Roundtable allows farmers to weigh in on immigration reform

mark-warnerSen. Mark R. Warner, D-Va., said the so-called Gang of Eight’s current immigration bill “is the best chance in 35 years to fix a broken immigration system.” Warner announced that to a room full of farmers and agribusiness professionals during a May 3 round-table discussion about immigration reform at Virginia Farm Bureau Federation’s headquarters.

About 30 people attended to give Warner input on the proposed legislation.

“I want to hear your concerns, because we still have time,” he said.

He outlined the highlights of the bill, which include a pathway to citizenship for the 11 million immigrants currently in the United States illegally; increased border security; employer verification requirements; and an opportunity for more high-skilled and guest workers to enter the country.

Many of the producers attending the meeting rely on the federal H-2A or H-2B foreign worker program for their seasonal labor needs.

“Over the last decade or so, all of agriculture has begun to use foreign workers,” said Wilmer Stoneman, VFBF associate director of governmental relations.

“I think getting legal status for those 11 million helps all of you,” Warner said. “That’s going to be the big kahuna of this legislation.”

But meeting participants were more concerned about wage rates required under the proposed legislation.

Several Pittsylvania County dairy operators spoke out about hourly wage increases.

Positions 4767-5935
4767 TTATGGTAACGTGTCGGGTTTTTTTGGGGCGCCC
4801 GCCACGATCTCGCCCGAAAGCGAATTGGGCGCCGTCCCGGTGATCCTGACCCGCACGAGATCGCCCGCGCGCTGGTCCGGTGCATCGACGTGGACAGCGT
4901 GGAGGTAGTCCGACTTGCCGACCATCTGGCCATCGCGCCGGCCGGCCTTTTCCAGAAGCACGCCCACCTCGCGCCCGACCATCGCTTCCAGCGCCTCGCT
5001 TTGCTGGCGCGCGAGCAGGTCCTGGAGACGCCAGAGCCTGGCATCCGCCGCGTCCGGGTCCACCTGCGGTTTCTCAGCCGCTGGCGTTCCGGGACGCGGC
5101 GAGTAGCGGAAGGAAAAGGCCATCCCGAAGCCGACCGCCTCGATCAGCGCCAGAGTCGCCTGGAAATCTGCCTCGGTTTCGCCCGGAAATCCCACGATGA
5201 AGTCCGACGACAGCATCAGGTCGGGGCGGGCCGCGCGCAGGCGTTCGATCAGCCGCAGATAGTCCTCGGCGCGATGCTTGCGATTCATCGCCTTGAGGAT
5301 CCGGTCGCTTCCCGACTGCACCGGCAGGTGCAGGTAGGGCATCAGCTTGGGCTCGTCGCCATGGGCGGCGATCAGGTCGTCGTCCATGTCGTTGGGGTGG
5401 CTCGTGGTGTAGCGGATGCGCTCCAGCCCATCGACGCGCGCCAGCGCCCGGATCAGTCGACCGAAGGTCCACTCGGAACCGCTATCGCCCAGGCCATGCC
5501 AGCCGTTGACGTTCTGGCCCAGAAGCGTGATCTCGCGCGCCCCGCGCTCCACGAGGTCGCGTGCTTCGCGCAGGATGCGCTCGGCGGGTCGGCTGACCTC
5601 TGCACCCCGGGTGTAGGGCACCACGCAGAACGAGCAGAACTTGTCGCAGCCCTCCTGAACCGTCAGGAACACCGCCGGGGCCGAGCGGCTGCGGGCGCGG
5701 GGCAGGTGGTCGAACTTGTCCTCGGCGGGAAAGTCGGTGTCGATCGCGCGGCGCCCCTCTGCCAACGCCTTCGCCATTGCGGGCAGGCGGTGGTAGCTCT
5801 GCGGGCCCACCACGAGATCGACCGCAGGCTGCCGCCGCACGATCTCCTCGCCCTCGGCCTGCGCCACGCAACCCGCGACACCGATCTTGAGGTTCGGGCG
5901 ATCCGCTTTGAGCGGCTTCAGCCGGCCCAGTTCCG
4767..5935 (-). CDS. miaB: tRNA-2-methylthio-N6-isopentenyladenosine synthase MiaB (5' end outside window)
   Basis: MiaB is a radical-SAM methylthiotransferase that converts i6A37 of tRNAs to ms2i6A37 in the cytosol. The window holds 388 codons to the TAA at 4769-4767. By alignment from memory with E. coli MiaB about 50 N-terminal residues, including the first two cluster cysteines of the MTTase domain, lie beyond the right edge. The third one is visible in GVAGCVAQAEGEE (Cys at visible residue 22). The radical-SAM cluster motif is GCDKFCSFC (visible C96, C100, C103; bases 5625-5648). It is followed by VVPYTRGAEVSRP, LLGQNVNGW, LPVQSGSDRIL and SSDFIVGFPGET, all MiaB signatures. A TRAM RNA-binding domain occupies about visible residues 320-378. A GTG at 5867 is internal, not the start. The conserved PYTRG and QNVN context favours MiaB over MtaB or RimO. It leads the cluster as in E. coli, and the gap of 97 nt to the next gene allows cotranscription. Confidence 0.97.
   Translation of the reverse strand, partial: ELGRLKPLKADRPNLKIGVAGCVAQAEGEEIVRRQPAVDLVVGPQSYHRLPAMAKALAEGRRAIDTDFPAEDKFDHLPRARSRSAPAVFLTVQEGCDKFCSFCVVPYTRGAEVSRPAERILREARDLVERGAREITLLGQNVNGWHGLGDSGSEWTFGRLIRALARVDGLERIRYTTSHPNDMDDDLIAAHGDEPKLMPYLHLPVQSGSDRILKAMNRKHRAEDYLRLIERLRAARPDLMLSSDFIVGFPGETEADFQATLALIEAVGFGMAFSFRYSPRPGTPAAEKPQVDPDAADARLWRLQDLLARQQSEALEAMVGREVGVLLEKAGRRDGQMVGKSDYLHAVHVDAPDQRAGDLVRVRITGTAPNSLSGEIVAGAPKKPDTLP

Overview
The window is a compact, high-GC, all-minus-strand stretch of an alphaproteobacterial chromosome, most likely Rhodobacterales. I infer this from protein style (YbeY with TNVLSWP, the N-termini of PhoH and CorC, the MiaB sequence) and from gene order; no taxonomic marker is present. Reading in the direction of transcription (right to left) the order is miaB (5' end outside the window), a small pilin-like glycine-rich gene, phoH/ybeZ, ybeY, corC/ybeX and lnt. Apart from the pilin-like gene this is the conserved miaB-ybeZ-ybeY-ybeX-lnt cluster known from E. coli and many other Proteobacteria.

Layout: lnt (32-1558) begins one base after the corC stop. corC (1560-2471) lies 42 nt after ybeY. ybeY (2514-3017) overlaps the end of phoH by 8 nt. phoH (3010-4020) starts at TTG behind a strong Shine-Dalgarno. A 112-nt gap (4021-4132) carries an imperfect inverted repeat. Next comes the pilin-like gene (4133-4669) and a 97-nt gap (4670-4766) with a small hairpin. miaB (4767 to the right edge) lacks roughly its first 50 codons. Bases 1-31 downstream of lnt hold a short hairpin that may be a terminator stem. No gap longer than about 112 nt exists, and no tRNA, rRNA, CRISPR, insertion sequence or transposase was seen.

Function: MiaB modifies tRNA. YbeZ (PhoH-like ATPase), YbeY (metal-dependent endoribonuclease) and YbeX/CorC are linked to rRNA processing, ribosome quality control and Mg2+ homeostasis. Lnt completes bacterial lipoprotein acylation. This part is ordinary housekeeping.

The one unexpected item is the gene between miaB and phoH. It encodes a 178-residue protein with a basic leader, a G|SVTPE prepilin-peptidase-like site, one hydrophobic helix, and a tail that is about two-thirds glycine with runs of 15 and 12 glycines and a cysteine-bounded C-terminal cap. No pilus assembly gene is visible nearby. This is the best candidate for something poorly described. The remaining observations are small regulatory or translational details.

Roger Jefferson, a Pittsylvania County dairy farmer, expressed concerns about how they would affect his bottom line.

“I could just quit the business, but a lot of people can’t walk away from it and I don’t want to walk away from it,” Jefferson said.

“I am a little concerned about the wage rate,” Warner responded.

Others shared concerns about the requirement that farmers give American laborers the first crack at seasonal job openings. They said it’s next to impossible to get American workers to fill the jobs, and many of those they hire don’t actually show up for work. By that time, the opportunity to hire foreign workers for the season has passed.

Troy Simpson, who owns a landscape business and hires foreign workers, said he tried filling jobs with American workers, “and it just didn’t work.”

He had 150 referrals from the Virginia Employment Commission; 74 were scheduled for interviews, but only 34 showed up. Six of the 34 reported for work, and only one is still working for Simpson.

The assertion that immigrants are taking Americans’ jobs, Simpson said, “is a falsehood.”

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